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What is the recommended way of serializing a namedtuple to json with the field names retained?

Serializing a namedtuple to json results in only the values being serialized and the field names being lost in translation. I would like the fields also to be retained when json-ized and hence did the following:

class foobar(namedtuple('f', 'foo, bar')):
    __slots__ = ()
    def __iter__(self):
        yield self._asdict()

The above serializes to json as I expect and behaves as namedtuple in other places I use (attribute access etc.,) except with a non-tuple like results while iterating it (which fine for my use case).

What is the "correct way" of converting to json with the field names retained?

share|improve this question
up vote 24 down vote accepted

This is pretty tricky, since namedtuple() is a factory which returns a new type derived from tuple. One approach would be to have your class also inherit from UserDict.DictMixin, but tuple.__getitem__ is already defined and expects an integer denoting the position of the element, not the name of its attribute:

>>> f = foobar('a', 1)
>>> f[0]

At its heart the namedtuple is an odd fit for JSON, since it is really a custom-built type whose key names are fixed as part of the type definition, unlike a dictionary where key names are stored inside the instance. This prevents you from "round-tripping" a namedtuple, e.g. you cannot decode a dictionary back into a namedtuple without some other a piece of information, like an app-specific type marker in the dict {'a': 1, '#_type': 'foobar'}, which is a bit hacky.

This is not ideal, but if you only need to encode namedtuples into dictionaries, another approach is to extend or modify your JSON encoder to special-case these types. Here is an example of subclassing the Python json.JSONEncoder. This tackles the problem of ensuring that nested namedtuples are properly converted to dictionaries:

from collections import namedtuple
from json import JSONEncoder

class MyEncoder(JSONEncoder):

    def _iterencode(self, obj, markers=None):
        if isinstance(obj, tuple) and hasattr(obj, '_asdict'):
            gen = self._iterencode_dict(obj._asdict(), markers)
            gen = JSONEncoder._iterencode(self, obj, markers)
        for chunk in gen:
            yield chunk

class foobar(namedtuple('f', 'foo, bar')):

enc = MyEncoder()
for obj in (foobar('a', 1), ('a', 1), {'outer': foobar('x', 'y')}):
    print enc.encode(obj)

{"foo": "a", "bar": 1}
["a", 1]
{"outer": {"foo": "x", "bar": "y"}}
share|improve this answer
At its heart the namedtuple is an odd fit for JSON, since it is really a custom-built type whose key names are fixed as part of the type definition, unlike a dictionary where key names are stored inside the instance. Very insightful comment. I had not thought about that. Thanks. I like namedtuples since they provide a nice immutable structure with attribute naming convenience. I will accept your answer. Having said that, Java's serialization mechanism provides more control over how the object is serialized and I am curious to know why such hooks does not seem to exist in Python. – calvinkrishy May 6 '11 at 19:05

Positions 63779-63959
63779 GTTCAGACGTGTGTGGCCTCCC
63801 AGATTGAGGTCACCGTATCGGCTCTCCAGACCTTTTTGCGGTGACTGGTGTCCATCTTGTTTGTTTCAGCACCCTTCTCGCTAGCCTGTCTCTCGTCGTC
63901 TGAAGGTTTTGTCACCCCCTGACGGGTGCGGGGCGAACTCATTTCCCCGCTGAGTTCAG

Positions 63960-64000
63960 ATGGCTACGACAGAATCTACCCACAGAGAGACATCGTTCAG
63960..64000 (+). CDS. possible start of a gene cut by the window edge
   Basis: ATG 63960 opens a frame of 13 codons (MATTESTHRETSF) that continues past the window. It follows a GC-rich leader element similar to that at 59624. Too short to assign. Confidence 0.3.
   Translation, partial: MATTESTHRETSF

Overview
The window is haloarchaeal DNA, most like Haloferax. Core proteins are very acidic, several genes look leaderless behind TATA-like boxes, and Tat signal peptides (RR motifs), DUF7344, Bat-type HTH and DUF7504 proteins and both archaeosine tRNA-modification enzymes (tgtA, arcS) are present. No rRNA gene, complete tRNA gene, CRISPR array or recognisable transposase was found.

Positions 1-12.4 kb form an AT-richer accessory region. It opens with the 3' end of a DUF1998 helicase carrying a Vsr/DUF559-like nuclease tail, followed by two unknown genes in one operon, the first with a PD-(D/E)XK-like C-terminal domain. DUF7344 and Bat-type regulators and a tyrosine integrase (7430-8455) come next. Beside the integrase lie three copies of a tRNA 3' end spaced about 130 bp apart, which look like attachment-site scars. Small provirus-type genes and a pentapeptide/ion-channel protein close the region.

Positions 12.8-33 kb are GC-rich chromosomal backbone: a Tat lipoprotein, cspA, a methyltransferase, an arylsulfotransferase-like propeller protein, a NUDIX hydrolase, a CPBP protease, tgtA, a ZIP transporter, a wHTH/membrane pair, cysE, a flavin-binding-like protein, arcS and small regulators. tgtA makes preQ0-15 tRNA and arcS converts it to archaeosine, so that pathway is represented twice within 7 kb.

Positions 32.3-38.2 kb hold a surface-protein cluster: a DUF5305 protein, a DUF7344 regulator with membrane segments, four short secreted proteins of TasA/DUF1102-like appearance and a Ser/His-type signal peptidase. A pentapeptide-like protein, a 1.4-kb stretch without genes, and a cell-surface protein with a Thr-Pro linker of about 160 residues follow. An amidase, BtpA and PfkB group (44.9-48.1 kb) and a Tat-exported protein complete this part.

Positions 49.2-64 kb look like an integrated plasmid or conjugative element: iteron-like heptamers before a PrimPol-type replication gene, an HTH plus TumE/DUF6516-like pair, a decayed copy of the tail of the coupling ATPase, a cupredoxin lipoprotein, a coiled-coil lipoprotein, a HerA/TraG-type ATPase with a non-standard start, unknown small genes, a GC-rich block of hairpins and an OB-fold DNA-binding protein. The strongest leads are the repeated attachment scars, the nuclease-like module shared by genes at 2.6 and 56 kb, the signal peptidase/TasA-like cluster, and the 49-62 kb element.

That was my first approach, but it doesn't actually work (for me anyways). – zeekay May 6 '11 at 19:05
>>> json.dumps(foobar('x', 'y'), cls=MyEncoder) <<< '["x", "y"]' – zeekay May 6 '11 at 19:06
Ah, in python 2.7+ _iterencode is no longer a method of JSONEncoder. – zeekay May 6 '11 at 19:47
@calvin Thanks, I find the namedtuple useful as well, wish there were a better solution to encode it recursively to JSON. @zeekay Yep, seems in 2.7+ they hide it so it can no longer be overridden. That is disappointing. – samplebias May 6 '11 at 19:55

If it's just one namedtuple you're looking to serialize, using its __dict__ property will work (with Python >= 2.7)

>>> from collections import namedtuple
>>> import json
>>> FB = namedtuple("FB", ("foo", "bar"))
>>> fb = FB(123, 456)
>>> json.dumps(fb.__dict__)
'{"foo": 123, "bar": 456}'
share|improve this answer
I'm getting AttributeError: 'FB' object has no attribute 'dict' when running that code in Python 2.7 (x64) on Windows. However fb._asdict() works fine. – geographika Apr 13 '15 at 14:47
fb._asdict() or vars(fb) would be better. – jpmc26 Oct 9 '15 at 19:14
@jpmc26: You can't use vars on an object without a __dict__. – Rufflewind Jan 25 at 22:30
@Rufflewind You can't use __dict__ on those, either. =) – jpmc26 Jan 25 at 22:31
@jpmc26: I never said you can. _asdict() is the only portable solution. – Rufflewind Jan 25 at 22:48

It looks like you used to be able to subclass simplejson.JSONEncoder to make this work, but with the latest simplejson code, that is no longer the case: you have to actually modify the project code. I see no reason why simplejson should not support namedtuples, so I forked the project, added namedtuple support, and I'm currently waiting for my branch to be pulled back into the main project. If you need the fixes now, just pull from my fork.

EDIT: Looks like the latest versions of simplejson now natively support this with the namedtuple_as_object option, which defaults to True.

share|improve this answer
Your edit is the correct answer. simplejson serializes namedtuples differently (my opinion: better) than json. This really makes the pattern: "try: import simplejson as json except: import json", risky since you might get different behavior on some machines depending on if simplejson is installed. For that reason, I now require simplejson in a lot of my setup files and abstain from that pattern. – marr75 Sep 5 '12 at 15:12
@marr75 - Ditto for ujson, which is even more bizarre and unpredictable in such edge cases... – mac Nov 19 '14 at 9:31

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